Western medicine treatment involves the supplementation of Oestrogen in the form of Hormone Replacement Therapy (HRT). Most gynaecologists however, would agree that strictly speaking it is only hot flashes and vaginal dryness that are a direct result of oestrogen deficiency, so HRT is not always the complete answer. Many women also express a desire to avoid medication and persue a natural route.
In Traditional Chinese Medicine (TCM), menopause is seen as a natural decline in what is called Jing or Essence. This is a broad term which relates to deep ‘energies’ of the body. We talk in terms of Qi (“chee”) or energy, however Qi should be thought of more as a metaphor rather than an electrical current! It is the manipulation of qi that enables the practitioner to influence body systems.
TCM recognises the complex interaction during menopause, between hormone producing systems (not just of oestrogen) such as the ovaries, thyroid, adrenals etc which are responsible for the regulation of reproduction, growth, maturation, metabolism, maintanance of temperature and adaptation to external stressors. When this system is out of balance, so a combination of the above symptoms occur.
Acupuncture, as most people are aware, is the insertion of fine needles into specific locations (‘points’) of the body, (usually hands and lower legs). Despite what you might think, it is painless and deeply relaxing. The points used are chosen, after a full consultation, to treat your own individual set of symptoms.
Acupuncture prompts the regulation of body processes and hence is a gentle, balancing treatment with few side effects. (You may feel tired after the first couple of sessions). A course of treatment is required depending on severity of symptoms which usually begin to improve after the first one or two sessions. Whatever your individual set of symptoms during the menopause, acupuncture can soon have you feeling like (an even better version of) yourself again.
When I first had acupuncture, my chief complaint was the uncontrollable, out of character, unbearable PMT that I experienced each month. My acupuncturist was interested in the way I described myself, in a word: ‘nasty’! I found that my life was being disrupted 2 weeks of every month. I would have 2 perfectly normal, happy weeks, then a week of paranoia and uncontrollable anger resulting in vicious verbal attacks on unsuspecting friends and colleagues. The following week I would feel exhausted, embarrassed and full of remorse and apology.
Like many women, I believed this to be the norm. Interestingly, if you look up PMT on wikipedia, it states:
Only a small percentage of women (2 to 5%) have significant premenstrual symptoms that are separate from the normal discomfort associated with menstruation in healthy women.
I don’t consider ‘discomfort’ to be normal. Certainly now, thanks to some excellent acupuncture treatment my PMT rarely shows itself. Rather than dread my premenstrual week, I consider it a wonderful time of increased energy and creativity.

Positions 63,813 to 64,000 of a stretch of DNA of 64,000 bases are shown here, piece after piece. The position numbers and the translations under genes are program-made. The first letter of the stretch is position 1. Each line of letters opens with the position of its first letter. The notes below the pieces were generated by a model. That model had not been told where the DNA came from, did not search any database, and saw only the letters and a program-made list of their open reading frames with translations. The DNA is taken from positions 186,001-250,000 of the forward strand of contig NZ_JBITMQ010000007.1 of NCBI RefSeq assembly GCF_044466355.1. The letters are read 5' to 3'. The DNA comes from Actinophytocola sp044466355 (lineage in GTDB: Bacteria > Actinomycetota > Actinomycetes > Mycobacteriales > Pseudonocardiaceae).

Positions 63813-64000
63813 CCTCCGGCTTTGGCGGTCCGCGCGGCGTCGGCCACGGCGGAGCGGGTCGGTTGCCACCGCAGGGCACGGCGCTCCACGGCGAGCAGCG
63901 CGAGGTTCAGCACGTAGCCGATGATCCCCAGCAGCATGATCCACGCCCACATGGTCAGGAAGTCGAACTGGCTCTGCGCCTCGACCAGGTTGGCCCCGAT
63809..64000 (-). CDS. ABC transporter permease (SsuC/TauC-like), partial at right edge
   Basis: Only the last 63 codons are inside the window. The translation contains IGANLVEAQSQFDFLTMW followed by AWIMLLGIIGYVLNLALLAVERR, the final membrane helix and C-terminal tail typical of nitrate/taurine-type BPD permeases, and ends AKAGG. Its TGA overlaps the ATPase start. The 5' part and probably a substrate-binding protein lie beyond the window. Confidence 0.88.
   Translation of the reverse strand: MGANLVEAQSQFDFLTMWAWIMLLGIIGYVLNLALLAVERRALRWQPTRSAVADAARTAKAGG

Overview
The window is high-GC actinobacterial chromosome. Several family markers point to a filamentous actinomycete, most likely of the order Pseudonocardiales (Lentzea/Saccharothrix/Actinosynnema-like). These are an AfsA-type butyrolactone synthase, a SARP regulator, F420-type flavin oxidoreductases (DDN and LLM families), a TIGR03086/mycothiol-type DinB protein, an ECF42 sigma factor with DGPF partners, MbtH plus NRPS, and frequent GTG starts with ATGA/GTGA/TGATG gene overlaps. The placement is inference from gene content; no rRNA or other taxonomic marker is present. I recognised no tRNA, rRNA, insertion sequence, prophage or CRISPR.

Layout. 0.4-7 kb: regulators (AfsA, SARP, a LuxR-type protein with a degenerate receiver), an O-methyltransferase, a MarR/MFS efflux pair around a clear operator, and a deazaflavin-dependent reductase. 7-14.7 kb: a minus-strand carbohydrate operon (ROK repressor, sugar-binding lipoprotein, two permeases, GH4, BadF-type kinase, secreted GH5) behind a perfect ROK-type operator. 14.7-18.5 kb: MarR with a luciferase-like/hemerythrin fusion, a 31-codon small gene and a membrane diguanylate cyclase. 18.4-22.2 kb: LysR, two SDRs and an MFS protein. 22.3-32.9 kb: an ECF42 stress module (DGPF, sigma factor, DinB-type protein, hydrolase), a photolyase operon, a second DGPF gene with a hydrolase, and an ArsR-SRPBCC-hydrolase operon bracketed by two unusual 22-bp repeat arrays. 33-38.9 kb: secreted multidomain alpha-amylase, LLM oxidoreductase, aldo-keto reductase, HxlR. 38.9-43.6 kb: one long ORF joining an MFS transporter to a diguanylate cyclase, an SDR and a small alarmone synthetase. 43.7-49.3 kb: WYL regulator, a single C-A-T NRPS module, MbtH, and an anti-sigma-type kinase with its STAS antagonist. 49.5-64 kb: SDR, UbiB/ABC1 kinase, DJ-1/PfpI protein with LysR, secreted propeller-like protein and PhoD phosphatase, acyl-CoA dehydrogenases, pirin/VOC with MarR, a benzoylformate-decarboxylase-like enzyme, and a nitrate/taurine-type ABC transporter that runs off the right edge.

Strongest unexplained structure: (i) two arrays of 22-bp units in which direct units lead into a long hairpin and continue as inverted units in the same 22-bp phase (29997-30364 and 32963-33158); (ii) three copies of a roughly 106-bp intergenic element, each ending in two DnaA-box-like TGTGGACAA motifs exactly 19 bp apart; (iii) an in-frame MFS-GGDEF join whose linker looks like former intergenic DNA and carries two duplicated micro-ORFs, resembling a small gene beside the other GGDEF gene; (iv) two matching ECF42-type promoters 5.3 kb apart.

PMT is regarded as something that women have to put up with. It can range from mild irritability to a raging fury, tears and irrational tantrums. There are a number of criminal cases where women have committed murder and in some cases, have been aquitted on the grounds of diminished responsibilty due to their PMT.
Although PMT is seen as mainly an emotional problem, for many women it is accompanied by physical problems such as pain, migraines, skin problems, constipation/diarrhoea, breast distension, weight gain, water retention and so on, in varying degrees of severity. There has been a tendancy to treat these problems with the contraceptive pill, strong pain killers or long term low dose anti-biotics for skin issues. In some cases this is successful but most women I encounter found it made little difference especially as a long term solution.
Chinese medicine sees the menstrual cycle comprised of 2 phases:
The Yin phase (roughly days 1-14) begins with the shedding of the endometrium i.e the period. At the same time the body is already drawing on it’s resources to replenish the lining of the womb. Although I don’t advocate ‘shutting women away’ during period time, I personally think a couple of quiet days don’t go amiss, perhaps with attention to Blood nourishing foods such as a little red meat, dark beans and leafy greens.
The Yang phase (roughly 14-28) sees the release of the egg, i.e ovulation occurs. The Yang energy brings an increase in temperature and a rise in progesterone. This is signalled by a noticeable thickening of cervical mucus and most women report also, an increase in libido. (Isn’t nature clever?)
The latter half of the Yang phase, sees a gathering of Yang energy. This is of course the pre-menstrual phase and I liken it to the gathering of a wave just before it breaks. In Chinese medicine, we use the term ‘stagnation’ to describe the patholgy which relates to the lack of harmonious flow of either physical or emotional processes. In simplistic terms, stress or pre-existing unresolved emotional factors and also diet/lifestyle factors lead to ‘stagnation ‘ which amplifies and interupts the Yang energy’s movement. This leads to emotional outbursts, increased heat affecting stools leading to constipation or prompting skin eruptions, interupting water balance, or manifesting as pain in the form of menstrual cramps or rising to the head to produce migraines.
Acupuncture is extremely effective at harmonising the menstrual cycle and relieving this stagnation and I would recommend it as a front-line treatment. Once the cycle is smooth and harmonious (usually 6-12 treatments over a 2-3 month period) I encourage women to have a maintanance session at the start of the pre-menstrual phase either each month or every few months.
General tips to improve PMT are:
exercise; preferrably in the form of deep stretching such as Yoga/Pilates
avoidance of stimulants such as coffee and alcohol
attention to diet: moderate dairy, fatty and high sugar foods, increase essential fatty acids (evening primrose oil has been suggested to be effective) as well as attention to blood nourishing foods
particularly in relation to pre-menstrual/menstrual pain: avoid sex and overly strenuous exercise during your period, use sanitary towels instead of tampons at least some of the time
A smooth menstrual cycle is vital and empowering for a woman. It signifies our ability to bear life and should be regarded as a gift, not a dreaded curse.